Page 56: of Maritime Logistics Professional Magazine (Q1 2014)
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improved programs for the prevention of illness and injury on board and the effi cient treatment of seafarers’ medical issues when these do occur.
The initial study did have its limitations. These included the absence of preliminary, initial health data associated with each mariner. Dr. Rafi Lefkowitz of the Yale School of Medicine told MarPro in February, “One of the things that is limiting in the preliminary study is that we don’t have data on all the crew on the ship that have not yet been hurt or injured. So, we have statistics on the people that have experienced problems or had to call Future Care. The big lacking variable with seafarers is that people (shipowners / operators) don’t know who is on the ships to begin with. We don’t (yet) understand the population that is at risk and that’s exactly what we are trying to develop.”
According to Future Care’s DeSimone, the shipowners them- selves have to participate and share data. Manning agents will be important, as well. Recently, Future Care and Yale were for- tunate to obtain additional medical statistics covering 10,000
Filipino seafarers to add to the data. Once collated and ana- lyzed, newly secured conclusions will be released to industry.
Future Care in Action
Future Care's 24/7 First Response "Caring for the Crew" program provides the shipowner with opportunities for medi- cal cost containment, throughout the world. Future Care CEO
Christina DeSimone defi nes a managed care specialist as a company that uses medical expertise to manage a patient or in- jured worker back to maximum medical recovery with the best possible care in the right time frame. Future Care’s maritime solutions mean providing the crewmember the best care in the right time frame. She adds, “We will arrange with the medi- cal facility as to what that means and ensure that it happens by monitoring the care. We minimize the disability by maximizing the procedure. You get a worker that’s viable to return to work.”
Using the Future Care model, the point of managed care is to supervise, but not provide care that is given. A quick return to fi t for duty status ultimately results in a reduction in mainte- nance and cure costs. That’s because there is a medical profes- sional managing and supervising the patient’s treatment with the goal of getting the patient the best care which will reduce his time under a physicians care. This also includes making sure the patient is taking his medication, going to physical ther- apy. Future Care case management commences the moment the illness through the providing of maximum care. DeSimone adds, “In the case of a U.S. seaman who already has insurance, we will monitor the rehabilitation of that mariner.”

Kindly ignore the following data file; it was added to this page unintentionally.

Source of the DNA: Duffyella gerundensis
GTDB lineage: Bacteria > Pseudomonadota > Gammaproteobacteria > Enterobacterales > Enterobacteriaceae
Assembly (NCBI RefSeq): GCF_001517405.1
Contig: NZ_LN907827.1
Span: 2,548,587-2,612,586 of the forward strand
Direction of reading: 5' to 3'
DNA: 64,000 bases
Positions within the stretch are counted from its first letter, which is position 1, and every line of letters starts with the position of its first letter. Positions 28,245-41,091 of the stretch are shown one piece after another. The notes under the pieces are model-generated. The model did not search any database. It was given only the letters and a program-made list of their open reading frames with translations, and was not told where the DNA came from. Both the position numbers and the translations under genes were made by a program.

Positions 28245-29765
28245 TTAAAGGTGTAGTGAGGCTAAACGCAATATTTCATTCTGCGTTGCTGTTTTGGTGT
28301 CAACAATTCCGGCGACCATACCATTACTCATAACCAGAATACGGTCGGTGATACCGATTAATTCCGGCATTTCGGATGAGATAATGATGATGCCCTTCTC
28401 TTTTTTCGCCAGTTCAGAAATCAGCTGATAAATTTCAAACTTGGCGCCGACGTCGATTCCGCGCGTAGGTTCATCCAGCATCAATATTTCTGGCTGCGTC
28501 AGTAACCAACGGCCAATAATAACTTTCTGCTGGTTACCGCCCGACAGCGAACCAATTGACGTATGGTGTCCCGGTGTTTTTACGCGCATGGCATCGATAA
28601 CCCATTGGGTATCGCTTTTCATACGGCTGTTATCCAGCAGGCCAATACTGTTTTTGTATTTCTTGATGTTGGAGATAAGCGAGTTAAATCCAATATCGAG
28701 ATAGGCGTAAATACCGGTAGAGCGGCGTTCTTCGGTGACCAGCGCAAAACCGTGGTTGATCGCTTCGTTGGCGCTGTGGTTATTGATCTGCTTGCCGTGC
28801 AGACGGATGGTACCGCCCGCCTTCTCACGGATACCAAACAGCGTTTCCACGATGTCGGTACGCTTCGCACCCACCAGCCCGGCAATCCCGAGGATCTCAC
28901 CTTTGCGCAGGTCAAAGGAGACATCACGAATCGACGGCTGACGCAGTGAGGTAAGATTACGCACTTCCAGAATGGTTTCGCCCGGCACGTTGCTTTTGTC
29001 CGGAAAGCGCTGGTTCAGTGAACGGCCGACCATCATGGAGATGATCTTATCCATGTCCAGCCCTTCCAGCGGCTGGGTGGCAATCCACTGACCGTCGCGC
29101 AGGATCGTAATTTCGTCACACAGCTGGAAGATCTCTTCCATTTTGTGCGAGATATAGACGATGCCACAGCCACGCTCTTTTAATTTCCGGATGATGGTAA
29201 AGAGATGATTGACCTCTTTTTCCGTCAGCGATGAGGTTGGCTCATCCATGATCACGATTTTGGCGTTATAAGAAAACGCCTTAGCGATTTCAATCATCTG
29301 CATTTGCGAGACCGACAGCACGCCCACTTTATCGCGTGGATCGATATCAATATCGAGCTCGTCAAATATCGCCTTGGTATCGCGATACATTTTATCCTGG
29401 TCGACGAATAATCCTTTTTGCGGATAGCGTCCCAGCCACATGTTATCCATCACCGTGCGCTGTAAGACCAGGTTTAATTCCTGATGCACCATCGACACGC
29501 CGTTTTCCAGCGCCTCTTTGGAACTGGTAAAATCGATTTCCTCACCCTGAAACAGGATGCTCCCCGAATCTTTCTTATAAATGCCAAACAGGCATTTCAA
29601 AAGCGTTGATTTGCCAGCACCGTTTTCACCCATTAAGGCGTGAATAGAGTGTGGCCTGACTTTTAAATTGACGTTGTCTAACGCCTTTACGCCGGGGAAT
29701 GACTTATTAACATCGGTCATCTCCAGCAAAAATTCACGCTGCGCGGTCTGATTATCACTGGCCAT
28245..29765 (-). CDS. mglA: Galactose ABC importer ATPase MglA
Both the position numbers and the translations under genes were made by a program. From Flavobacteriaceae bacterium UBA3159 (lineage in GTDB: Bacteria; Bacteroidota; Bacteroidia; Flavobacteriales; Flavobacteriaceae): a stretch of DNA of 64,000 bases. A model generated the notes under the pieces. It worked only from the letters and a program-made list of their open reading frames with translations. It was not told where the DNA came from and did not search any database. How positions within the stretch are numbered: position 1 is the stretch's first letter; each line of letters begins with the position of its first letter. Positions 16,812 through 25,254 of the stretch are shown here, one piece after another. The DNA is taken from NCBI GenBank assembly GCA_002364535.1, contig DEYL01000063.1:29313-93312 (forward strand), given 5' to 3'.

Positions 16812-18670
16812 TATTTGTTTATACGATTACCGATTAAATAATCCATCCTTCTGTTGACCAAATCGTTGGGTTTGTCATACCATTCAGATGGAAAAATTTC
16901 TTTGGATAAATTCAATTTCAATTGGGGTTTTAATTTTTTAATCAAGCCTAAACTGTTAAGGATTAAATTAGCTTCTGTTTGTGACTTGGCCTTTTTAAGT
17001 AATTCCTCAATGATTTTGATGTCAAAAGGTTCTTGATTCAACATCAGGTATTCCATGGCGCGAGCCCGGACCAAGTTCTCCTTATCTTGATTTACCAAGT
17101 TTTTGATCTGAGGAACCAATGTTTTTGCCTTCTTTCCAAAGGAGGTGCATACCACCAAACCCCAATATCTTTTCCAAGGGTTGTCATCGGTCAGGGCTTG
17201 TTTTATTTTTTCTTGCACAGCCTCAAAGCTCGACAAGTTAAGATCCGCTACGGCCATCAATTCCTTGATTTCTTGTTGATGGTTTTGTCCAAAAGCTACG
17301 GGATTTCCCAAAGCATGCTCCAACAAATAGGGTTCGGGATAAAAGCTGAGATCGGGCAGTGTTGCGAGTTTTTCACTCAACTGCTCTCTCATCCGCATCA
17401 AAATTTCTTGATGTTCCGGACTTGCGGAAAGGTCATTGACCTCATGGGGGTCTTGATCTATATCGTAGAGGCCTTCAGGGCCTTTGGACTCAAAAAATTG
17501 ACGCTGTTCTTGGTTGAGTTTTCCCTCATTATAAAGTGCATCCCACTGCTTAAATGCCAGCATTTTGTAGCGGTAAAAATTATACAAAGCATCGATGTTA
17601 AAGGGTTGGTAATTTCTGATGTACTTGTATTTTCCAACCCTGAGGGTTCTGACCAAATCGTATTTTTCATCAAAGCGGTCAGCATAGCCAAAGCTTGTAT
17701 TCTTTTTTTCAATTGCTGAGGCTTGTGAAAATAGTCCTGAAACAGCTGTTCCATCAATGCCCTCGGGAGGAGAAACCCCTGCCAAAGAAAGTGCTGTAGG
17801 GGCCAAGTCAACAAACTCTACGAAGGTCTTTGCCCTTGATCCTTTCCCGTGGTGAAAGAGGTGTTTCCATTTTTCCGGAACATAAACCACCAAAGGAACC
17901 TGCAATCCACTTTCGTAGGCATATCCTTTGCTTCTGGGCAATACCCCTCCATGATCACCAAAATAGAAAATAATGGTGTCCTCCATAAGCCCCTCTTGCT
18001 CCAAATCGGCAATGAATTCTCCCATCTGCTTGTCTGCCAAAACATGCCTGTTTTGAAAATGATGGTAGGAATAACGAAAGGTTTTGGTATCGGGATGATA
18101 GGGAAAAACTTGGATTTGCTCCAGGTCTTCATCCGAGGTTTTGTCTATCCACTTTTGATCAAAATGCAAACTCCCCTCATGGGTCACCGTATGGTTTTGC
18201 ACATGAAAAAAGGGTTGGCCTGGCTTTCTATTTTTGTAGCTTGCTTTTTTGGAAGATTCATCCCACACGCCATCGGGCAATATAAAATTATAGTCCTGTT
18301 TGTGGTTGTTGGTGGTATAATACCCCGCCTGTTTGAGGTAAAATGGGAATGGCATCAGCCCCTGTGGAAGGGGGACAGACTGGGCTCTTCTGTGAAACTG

As many as 25,000 crewmembers are under the Future Care umbrella at this time, with quality operators such as Teekay (120 vessels), Genco and General Maritime among their cli- ents. As MLC talks about enhanced healthcare solutions, other shipowners are being encouraged to provide a medical fi rst re- sponse plan. DeSimone wouldn’t estimate how much the new rules could impact the business, except to say that it would prob- ably increase as more owners look for ways to ramp up care for crewmembers and demonstrate compliance with the law.
Telemedicine Redefi ned
Telemedicine isn’t a new concept. What’s different about the
Future Care approach is that it stresses prevention and primary healthcare, as well. Christina DeSimone says, “We developed the program for primary healthcare; not just emergencies. We want them to able to call even if there is a small issue that they might otherwise ignore, because those are the problems that can turn into a big issue if not attended to quickly. We think that’s what is different about our program is that it involves an active wellness program. It means that healthcare services
MLC MEDICAL “We developed the program for primary healthcare; not just emergencies. We want them to able to call even if there is a small issue that they might otherwise ignore, because those are the problems that can turn into a big issue if not attended to quickly. We think that’s what is different about our pro- gram is that it involves an active wellness program. It means that healthcare services have to be rendered at sea. Medical solutions at sea are not just about answering an SOS call.” – Christina DeSimone, CEO of Future Care, Inc. 56 | Maritime Professional | 1Q 2014
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